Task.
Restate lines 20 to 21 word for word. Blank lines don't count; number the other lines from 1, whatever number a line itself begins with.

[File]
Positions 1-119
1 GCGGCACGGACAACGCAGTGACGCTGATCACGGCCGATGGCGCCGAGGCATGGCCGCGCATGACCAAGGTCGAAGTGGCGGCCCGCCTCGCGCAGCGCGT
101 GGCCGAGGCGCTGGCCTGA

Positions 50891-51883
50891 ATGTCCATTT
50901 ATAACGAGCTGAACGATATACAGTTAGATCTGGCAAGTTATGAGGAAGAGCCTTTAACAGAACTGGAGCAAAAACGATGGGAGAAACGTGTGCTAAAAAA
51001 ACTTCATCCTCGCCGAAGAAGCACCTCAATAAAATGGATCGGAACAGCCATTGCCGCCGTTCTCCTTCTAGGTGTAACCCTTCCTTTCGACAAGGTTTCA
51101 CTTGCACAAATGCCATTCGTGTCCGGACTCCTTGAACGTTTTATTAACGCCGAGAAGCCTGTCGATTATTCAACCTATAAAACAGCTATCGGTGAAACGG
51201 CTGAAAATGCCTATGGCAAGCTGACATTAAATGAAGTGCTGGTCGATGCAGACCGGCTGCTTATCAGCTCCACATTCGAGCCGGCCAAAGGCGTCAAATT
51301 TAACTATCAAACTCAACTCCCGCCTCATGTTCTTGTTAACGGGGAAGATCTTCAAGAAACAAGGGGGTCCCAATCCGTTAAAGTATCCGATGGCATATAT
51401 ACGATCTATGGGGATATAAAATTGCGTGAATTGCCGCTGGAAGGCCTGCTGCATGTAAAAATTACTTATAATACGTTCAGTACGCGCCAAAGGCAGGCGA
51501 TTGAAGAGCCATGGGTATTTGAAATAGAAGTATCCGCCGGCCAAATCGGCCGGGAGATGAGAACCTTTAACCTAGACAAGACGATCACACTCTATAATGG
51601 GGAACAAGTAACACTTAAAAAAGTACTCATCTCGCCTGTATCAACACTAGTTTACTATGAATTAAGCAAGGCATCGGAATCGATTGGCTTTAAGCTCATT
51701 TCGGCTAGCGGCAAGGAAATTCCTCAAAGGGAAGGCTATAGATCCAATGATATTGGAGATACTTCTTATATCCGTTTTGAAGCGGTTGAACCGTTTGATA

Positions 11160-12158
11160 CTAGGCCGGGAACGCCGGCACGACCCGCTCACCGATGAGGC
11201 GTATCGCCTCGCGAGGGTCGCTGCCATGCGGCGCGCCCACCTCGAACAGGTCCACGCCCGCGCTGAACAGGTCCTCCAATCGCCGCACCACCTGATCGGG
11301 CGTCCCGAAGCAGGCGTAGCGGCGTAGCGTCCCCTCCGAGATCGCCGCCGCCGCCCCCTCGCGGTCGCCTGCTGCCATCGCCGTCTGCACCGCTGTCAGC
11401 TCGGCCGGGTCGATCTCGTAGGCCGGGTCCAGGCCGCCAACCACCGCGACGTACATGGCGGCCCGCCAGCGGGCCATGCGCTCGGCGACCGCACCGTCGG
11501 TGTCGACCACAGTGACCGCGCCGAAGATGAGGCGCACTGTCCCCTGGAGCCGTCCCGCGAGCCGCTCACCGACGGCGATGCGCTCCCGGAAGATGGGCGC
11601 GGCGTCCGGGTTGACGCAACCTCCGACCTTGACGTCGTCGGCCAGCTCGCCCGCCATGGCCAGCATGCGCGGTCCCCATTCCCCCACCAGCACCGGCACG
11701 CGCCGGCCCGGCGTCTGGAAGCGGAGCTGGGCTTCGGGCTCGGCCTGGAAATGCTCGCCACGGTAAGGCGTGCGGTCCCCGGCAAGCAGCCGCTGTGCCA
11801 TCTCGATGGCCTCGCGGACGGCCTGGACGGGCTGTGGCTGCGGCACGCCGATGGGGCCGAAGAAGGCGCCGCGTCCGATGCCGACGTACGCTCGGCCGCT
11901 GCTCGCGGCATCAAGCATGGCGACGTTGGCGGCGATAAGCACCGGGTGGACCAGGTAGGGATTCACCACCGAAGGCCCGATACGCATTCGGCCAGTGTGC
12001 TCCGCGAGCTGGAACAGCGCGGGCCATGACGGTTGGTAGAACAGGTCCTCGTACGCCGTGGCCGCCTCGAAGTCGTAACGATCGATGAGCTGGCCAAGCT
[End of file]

11501 TGTCGACCACAGTGACCGCGCCGAAGATGAGGCGCACTGTCCCCTGGAGCCGTCCCGCGAGCCGCTCACCGACGGCGATGCGCTCCCGGAAGATGGGCGC
11601 GGCGTCCGGGTTGACGCAACCTCCGACCTTGACGTCGTCGGCCAGCTCGCCCGCCATGGCCAGCATGCGCGGTCCCCATTCCCCCACCAGCACCGGCACG